The UK, it seems, is crying out for a more unified approach to the recruitment, training and development of sommeliers. While ability and experience do count (rightly) for a lot in the UK, sommeliers in Europe generally seem to benefit from a much more structured training and development process to become an officially accredited sommelier, with exams and courses necessary to progress to each subsequent career level.
Antony Moss MW, research and development director at the Wine & Spirit Education Trust (WSET) has made it his priority in recent months to address the lack of a structured approach to sommelier training in the UK.
From May to July this year, 50 WSET approved programme providers (out of a total of 400) have been trained in 13 countries to offer two new service qualifications, The WSET Level 1 Award in Wine Service and The WSET Level 2 Award in Professional Wine Service.
Both of these Awards are now available in the UK from 15 approved schools and will focus exclusively on restaurant wine service skills, but will also be partnered with a WSET qualification of the same level, to provide the knowledge to back
up the skills.
Moss hopes that candidates with the Level 2 Award in Professional Wine Service and the WSET Level 3 Award in Wines and Spirits will have a solid enough base to be able to progress on to the Court of Master Sommeliers Certified Sommelier.
‘Although some organisations such as the Court of Master Sommeliers in the UK offer well-respected credentials in restaurant wine service, it is very hard for anyone wishing to gain the service skills needed to meet these standards,’ Moss continues. ‘Hospitality degrees generally devote too little time to the wine aspect of the business, so therefore even if you are young and inspired to enter wine service, your opportunities are limited to finding a good restaurant employer that offers a suitable in-house training or apprenticeship programme.’
According to Moss, early soundings suggest a high level of interest in these courses, and a large take-up by candidates, as well as respect and recognition by restaurant employers.
Train to gain
The Academy of Food and Wine Service has its own strategy for tackling the training deficit. Nick Scade, chairman of the AFWS, explains that the Academy is developing its own Licence to Work (L2W) training programme in areas such as elementary wine service, as well as working with the Association de la Sommellerie Internationale (ASI) to develop a new training programme.
Conscious of the need to keep the standards of basic training consistent, Scade notes, ‘These courses will cover a number of front-of-house areas, including banqueting and wine service; areas that perhaps have been traditionally neglected by training bodies.’
Optional or obligatory?
The question of whether these courses should be mandatory for aspiring sommeliers, however, is a thorny one, with figures like Basset and Scade travelling in different directions.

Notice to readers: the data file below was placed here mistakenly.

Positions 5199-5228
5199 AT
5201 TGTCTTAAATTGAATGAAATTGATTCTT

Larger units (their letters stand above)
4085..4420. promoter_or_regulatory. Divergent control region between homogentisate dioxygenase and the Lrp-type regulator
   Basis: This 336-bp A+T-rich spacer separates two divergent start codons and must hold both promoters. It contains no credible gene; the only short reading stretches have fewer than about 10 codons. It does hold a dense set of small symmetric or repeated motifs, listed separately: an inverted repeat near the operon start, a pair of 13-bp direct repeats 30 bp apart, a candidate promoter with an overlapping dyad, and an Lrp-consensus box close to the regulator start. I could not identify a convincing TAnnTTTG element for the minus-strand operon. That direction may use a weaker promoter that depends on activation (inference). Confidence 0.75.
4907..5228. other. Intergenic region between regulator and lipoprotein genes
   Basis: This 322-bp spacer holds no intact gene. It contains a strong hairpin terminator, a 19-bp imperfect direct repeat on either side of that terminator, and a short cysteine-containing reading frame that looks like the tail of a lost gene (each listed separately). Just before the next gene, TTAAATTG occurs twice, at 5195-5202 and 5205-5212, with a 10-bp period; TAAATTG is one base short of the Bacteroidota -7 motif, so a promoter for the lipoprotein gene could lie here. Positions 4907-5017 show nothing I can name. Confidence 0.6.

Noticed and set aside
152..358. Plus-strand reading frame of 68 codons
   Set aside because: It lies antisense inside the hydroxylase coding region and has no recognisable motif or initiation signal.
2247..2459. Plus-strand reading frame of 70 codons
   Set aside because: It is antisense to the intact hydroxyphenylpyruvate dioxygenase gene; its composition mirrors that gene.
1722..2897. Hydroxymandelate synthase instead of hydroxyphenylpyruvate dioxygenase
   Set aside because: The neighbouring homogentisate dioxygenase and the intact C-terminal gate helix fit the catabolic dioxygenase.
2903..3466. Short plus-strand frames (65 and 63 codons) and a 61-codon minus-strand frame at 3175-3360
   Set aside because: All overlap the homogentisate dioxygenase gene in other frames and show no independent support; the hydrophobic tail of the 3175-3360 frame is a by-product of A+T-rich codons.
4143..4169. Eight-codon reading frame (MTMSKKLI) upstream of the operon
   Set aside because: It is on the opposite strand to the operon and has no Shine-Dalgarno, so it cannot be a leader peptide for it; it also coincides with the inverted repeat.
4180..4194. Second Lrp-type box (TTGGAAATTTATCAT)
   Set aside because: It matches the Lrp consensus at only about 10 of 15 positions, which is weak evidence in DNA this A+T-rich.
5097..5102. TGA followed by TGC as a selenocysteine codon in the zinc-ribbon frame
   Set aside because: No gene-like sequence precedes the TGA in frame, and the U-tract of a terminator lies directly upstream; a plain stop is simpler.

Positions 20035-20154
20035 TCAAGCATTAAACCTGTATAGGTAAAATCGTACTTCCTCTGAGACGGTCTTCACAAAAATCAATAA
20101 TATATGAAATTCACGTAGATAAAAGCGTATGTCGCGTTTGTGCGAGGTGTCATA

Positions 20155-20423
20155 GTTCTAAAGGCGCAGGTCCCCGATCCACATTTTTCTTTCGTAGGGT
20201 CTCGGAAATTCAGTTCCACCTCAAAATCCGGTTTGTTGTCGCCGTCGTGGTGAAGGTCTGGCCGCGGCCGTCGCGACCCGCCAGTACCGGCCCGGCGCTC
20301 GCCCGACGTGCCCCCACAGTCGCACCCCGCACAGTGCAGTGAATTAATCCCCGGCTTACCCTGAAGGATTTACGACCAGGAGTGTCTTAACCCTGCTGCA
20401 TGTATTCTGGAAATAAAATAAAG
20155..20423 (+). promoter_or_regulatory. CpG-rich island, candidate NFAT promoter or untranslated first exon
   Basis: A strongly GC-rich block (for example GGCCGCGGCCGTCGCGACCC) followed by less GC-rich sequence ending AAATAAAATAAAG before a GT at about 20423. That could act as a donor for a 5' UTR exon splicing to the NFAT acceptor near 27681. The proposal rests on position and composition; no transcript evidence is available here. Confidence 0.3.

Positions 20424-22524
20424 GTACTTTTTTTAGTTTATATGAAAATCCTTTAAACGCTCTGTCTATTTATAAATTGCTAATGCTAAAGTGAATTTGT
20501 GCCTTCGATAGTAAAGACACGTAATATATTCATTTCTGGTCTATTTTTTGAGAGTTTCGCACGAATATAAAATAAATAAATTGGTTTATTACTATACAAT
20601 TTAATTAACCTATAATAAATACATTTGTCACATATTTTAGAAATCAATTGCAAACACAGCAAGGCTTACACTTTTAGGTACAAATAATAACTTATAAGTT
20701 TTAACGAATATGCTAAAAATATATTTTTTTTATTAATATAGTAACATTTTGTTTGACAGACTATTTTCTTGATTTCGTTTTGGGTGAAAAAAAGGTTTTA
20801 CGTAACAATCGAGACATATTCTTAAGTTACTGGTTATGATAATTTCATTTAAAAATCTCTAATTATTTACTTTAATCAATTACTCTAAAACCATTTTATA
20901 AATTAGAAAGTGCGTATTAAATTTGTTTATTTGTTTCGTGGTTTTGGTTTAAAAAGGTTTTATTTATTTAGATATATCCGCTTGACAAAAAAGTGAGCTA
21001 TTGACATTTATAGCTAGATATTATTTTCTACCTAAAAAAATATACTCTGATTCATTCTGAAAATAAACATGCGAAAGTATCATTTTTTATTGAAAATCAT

Basset, for instance, generally prefers experience to documentation. ‘I am not a great believer in making training programmes mandatory,’ he says. ‘People who have a genuine passion will want to train and will find a way to gain the necessary skills and expertise.’
Basset, of course, is a hugely influential figure within the UK on-trade and a top trainer of his staff. Yet there are others who feel that a coherent framework for initial training, coupled with a concise effort to target school leavers, would be of real benefit to the industry.
‘The profession is just not on the radar of the average school leaver’ Chris Cooper
It also raises the pertinent question of why the industry has lacked a formal training infrastructure for so long, and whether the standard of service has suffered as a result, particularly for those entering the profession.
As the AFWS’s Nick Scade puts it, ‘We feel that a training gap does exist, primarily at the basic entry level. The more advanced training levels are well-served by existing organisations.’
It is at this basic level that the situation in the UK diverges most markedly from that abroad. European countries, in particular France, Italy and Germany have, for decades, offered aspiring sommeliers a much more structured development, with exams and courses that are applied to each career level.
Young school leavers or adults, who may have little knowledge of even the most elementary basics, have been guided every step of the way. Simply put, they could not even contemplate calling themselves a sommelier without a certificate from their national sommelier association.
And because the path to becoming a sommelier has been clearly signposted for everyone, the status of the profession has been assured: the job is on the radar for young men and women, and, most importantly, the standards have been set from the beginning.
The UK, in contrast, seems to have survived largely on a significant portion of imported talent – especially in London – and on a relatively small number of home-grown and self-motivated professionals who were prepared to seek out extra education for themselves.
Trainer par excellence, Sirieix, sums it up nicely. ‘For me there are two options. We will attract and educate young people to a standard of excellence within our professional schools, or we will carry on the way we are and quality will go down.’
And at a time when the industry is struggling to keep diner numbers up, surely nobody wants that to happen.
The Court of Master Sommeliers courtofmastersommeliers.org